It’s almost that time of year again when I get to dress up and take candy from strangers. That’s right, All Hallows Eve is upon us.
Traditionally at work we try and get as many of the staff to dress up as we can, although in my department I’m normally the only one who actually bothers (miserable swine). This year, however, one of my new minions wants in on the act and has decided to turn up as the 11th Doctor Who. “Aha,” says I “wouldn’t it be cool if I then came as the 10th Doctor?!”
Now people are often surprised when I say I’m going to do a costume. I always respond with:
“Of course I’m doing one, I’m a nerd remember”
They are even more shocked when I tell them I do my own makeup (hello, majored in drama at school). This is probably more to do with my general lack of talent when it comes to anything remotely artsy.
And so began my mission to recreate the costume worn by David Tennant during his run as the errant Timelord. I could probably go out and search the web for pre-made costumes, but that’s really not my style (mostly because I’m too cheap 😉 ). To be honest I’ve never really been a fan of replica costumes. They always seem to be lacking something. Call it a certain amount of realism if you will.
So here are a few tips that I have picked up over the years:
I hate wearing wigs, especially if I will be costume all day. They’re itchy and hot and generally uncomfortable. Whenever possible try and style your own hair. Now this might need a bit of plan before hand to make sure you have enough hair to do the job.
The same goes for facial hair (sorry ladies, you’ll have to use falsies for this part). Make sure you leave enough time to grow any that you need. That was one of the mistakes I made in the Jack Sparrow costume pictured below. I had the basic shape but wasn’t able to grow it fast enough to recreate the beard dreads.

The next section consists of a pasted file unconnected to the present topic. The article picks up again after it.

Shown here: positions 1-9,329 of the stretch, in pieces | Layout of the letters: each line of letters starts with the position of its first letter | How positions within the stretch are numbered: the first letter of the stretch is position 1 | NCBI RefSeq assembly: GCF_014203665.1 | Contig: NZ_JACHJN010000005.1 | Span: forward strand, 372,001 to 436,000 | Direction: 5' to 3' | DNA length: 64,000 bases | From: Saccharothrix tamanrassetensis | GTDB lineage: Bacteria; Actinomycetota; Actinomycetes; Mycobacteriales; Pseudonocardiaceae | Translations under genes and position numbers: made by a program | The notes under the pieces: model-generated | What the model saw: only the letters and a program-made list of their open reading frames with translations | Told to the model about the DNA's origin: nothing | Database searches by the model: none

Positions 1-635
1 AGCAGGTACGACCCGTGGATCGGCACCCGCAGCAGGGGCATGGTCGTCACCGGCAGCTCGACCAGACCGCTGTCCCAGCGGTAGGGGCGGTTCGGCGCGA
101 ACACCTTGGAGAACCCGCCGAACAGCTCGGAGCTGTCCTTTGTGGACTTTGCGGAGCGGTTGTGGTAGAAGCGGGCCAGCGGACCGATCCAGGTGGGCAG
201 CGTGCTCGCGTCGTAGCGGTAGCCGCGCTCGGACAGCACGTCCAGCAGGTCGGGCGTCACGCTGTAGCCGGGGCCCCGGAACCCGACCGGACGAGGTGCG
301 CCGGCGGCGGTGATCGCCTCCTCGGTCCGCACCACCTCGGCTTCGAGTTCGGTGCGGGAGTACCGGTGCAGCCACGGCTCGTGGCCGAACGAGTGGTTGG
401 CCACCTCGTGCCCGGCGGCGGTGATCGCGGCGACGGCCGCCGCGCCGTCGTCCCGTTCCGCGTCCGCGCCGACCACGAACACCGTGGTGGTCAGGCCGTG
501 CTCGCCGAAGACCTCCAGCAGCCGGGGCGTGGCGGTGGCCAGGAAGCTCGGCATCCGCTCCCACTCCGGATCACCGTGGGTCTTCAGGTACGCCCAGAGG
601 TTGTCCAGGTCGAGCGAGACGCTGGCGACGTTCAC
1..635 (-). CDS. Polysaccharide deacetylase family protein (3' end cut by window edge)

These can make or break a costume. If you have the resources and time to make your own replicas then by all means do it. I have a friend who is currently recreating a Kadaj costume (which is going to rock by the way). She’s also a mechanical engineer so she decided to make the double bladed sword herself. And I have to say that compared to a lot of the pre-made props I have seen, this piece is amazing.
However, don’t be turned of and think that if you don’t make it yourself it won’t be as good. Just make sure you take the time to find the right prop piece. This is an area where it’s better to spend a little bit more and get the officially licensed product or a very very good replica (custom lightsabers spring to mind)
The meat and potatoes of any costume is obviously the clothing itself. And this is where I think that the pre-made outfits fall short. They always look too new. How many items of clothing do you where on a regular basis that still look the way did when you bought them?
I find that one of the best sources for this step is no further than your nearest charity shop. This isn’t my cheapness coming out (well maybe a little), this is much more practical. Remember, there is a good chance that you will need to make alterations to get things looking right. What do feel more comfortable doing: Altering a pair of pants that you just bought for $60 from the nearest chain store? Or altering the pair you got for $2 from the charity shop?
Kind of a no-brainer really. Again, the Jack Sparrow costume below is probably 95% charity shop. The waistband was originally a shirt that was cut into stripes and sewn together. Now of course it can be a bit hit and miss as to if the charity store will have in what you need so sometimes buying new is the only option.
You shouldn’t be worried about gender specific items either (and this one is mostly for the guys). The shirt seen below is actually one of my ex-wife’s blouses. Use whatever works to get the desired look.